Environmental risk factors
Environmental risk factors are influences in our surroundings, such as radiation and certain chemicals, that increase the risk of getting diseases such as leukemias.
Exposure to high levels of radiation is a risk factor for childhood leukemia. Japanese atomic bomb survivors had a greatly increased risk of developing AML, usually within 6 to 8 years after exposure. If a fetus is exposed to radiation within the first months of development, there may also be an increased risk of childhood leukemia, but the extent of the risk is not clear.
The possible risks from fetal or childhood exposure to lower levels of radiation, such as from x-ray tests or CT scans, are not known for sure. Some studies have found a slight increase in risk, while others have found no increased risk. Any risk increase is likely to be small, but to be safe, most doctors recommend that pregnant women and children not get these tests unless they are absolutely needed.
Exposure to chemotherapy and certain other chemicals
Children and adults treated for other cancers with certain chemotherapy drugs have a higher risk of getting a second cancer, usually AML, later in life. Drugs such as cyclophosphamide, chlorambucil, etoposide, and teniposide have been linked to a higher risk of leukemia. These leukemias usually develop within 5 to 10 years of treatment, and they tend to be hard to treat.
Exposure to chemicals such as benzene (a solvent used in the cleaning industry and to manufacture some drugs, plastics, and dyes) may cause acute leukemia in adults and, rarely, in children. Chemical exposure is more strongly linked to an increased risk of AML than to ALL.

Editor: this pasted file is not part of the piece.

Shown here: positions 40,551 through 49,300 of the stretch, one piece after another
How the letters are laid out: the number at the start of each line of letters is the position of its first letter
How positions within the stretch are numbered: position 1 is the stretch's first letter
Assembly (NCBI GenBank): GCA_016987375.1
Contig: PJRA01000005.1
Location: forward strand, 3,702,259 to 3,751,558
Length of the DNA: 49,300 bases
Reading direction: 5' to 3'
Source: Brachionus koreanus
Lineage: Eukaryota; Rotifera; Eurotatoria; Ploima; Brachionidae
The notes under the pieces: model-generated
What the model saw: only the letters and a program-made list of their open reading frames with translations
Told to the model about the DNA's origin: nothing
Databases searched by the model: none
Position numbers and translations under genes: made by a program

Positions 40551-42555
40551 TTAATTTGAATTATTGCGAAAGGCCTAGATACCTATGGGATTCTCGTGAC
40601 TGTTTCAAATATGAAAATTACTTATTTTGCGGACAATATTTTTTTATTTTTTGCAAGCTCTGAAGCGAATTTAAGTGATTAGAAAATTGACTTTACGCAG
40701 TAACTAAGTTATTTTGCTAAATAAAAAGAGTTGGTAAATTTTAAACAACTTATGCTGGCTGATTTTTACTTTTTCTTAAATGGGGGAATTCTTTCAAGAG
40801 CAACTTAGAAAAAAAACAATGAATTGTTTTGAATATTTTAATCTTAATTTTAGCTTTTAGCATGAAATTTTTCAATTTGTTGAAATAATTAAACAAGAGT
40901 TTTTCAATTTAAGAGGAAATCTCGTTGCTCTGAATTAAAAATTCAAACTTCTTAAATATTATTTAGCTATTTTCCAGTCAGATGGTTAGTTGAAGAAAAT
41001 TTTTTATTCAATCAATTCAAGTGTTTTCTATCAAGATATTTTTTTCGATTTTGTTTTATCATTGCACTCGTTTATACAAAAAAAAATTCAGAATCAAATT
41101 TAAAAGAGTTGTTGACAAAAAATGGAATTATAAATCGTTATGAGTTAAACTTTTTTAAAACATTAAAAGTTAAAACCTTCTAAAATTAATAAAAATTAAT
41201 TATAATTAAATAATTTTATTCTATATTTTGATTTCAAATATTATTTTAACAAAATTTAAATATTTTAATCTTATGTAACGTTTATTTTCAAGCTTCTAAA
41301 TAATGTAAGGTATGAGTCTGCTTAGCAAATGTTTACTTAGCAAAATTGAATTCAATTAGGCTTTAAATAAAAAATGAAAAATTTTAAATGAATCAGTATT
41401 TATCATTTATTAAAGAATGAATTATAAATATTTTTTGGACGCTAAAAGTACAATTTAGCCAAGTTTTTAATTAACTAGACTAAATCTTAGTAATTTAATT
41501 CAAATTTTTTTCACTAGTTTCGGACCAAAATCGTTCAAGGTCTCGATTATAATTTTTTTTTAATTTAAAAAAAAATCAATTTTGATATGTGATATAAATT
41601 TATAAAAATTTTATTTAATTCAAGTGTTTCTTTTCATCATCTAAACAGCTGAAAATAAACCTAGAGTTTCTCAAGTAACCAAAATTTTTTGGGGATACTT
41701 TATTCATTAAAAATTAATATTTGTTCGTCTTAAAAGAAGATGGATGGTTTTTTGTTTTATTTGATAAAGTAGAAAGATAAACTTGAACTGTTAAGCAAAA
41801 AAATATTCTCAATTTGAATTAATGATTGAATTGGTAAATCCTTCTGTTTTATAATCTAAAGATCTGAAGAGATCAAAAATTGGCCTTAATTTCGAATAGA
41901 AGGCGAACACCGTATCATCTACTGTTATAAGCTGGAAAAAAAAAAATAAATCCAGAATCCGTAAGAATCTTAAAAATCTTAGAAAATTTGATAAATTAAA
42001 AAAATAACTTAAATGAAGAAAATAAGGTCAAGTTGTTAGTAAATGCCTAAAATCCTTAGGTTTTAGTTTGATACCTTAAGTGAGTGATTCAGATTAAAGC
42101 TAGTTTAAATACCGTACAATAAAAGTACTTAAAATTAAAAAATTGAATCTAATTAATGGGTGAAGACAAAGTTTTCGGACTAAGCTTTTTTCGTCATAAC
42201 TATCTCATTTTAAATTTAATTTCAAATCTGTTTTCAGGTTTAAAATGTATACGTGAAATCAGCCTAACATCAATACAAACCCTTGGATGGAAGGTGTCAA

Several studies have found a possible link between childhood leukemia and household exposure to pesticides, either during pregnancy or early childhood. Some studies have also found a possible increased risk among mothers with workplace exposure to pesticides before birth. However, most of these studies had serious limitations in the way they were done. More research is needed to try to confirm these findings and to provide more specific information about the possible risks.
Immune system suppression
Children who are getting intensive treatment to suppress their immune system (mainly children who have had organ transplants) have an increased risk of certain cancers, such as lymphoma and ALL.
Uncertain, unproven, or controversial risk factors
Other factors that have been studied for a possible link to childhood leukemia include:
- Exposure to electromagnetic fields (such as living near power lines)
- Living near a nuclear power plant
- Infections early in life
- Mother’s age when child is born
- Parent’s smoking history
- Fetal exposure to hormones such as diethylstilbestrol (DES) or birth control pills
- Father’s workplace exposure to chemicals and solvents
- Chemical contamination of ground water
So far, most studies have not found strong links between any of these factors and childhood leukemia. Researchers continue to study these exposures.
Last Medical Review: April 17, 2015 Last Revised: February 3, 2016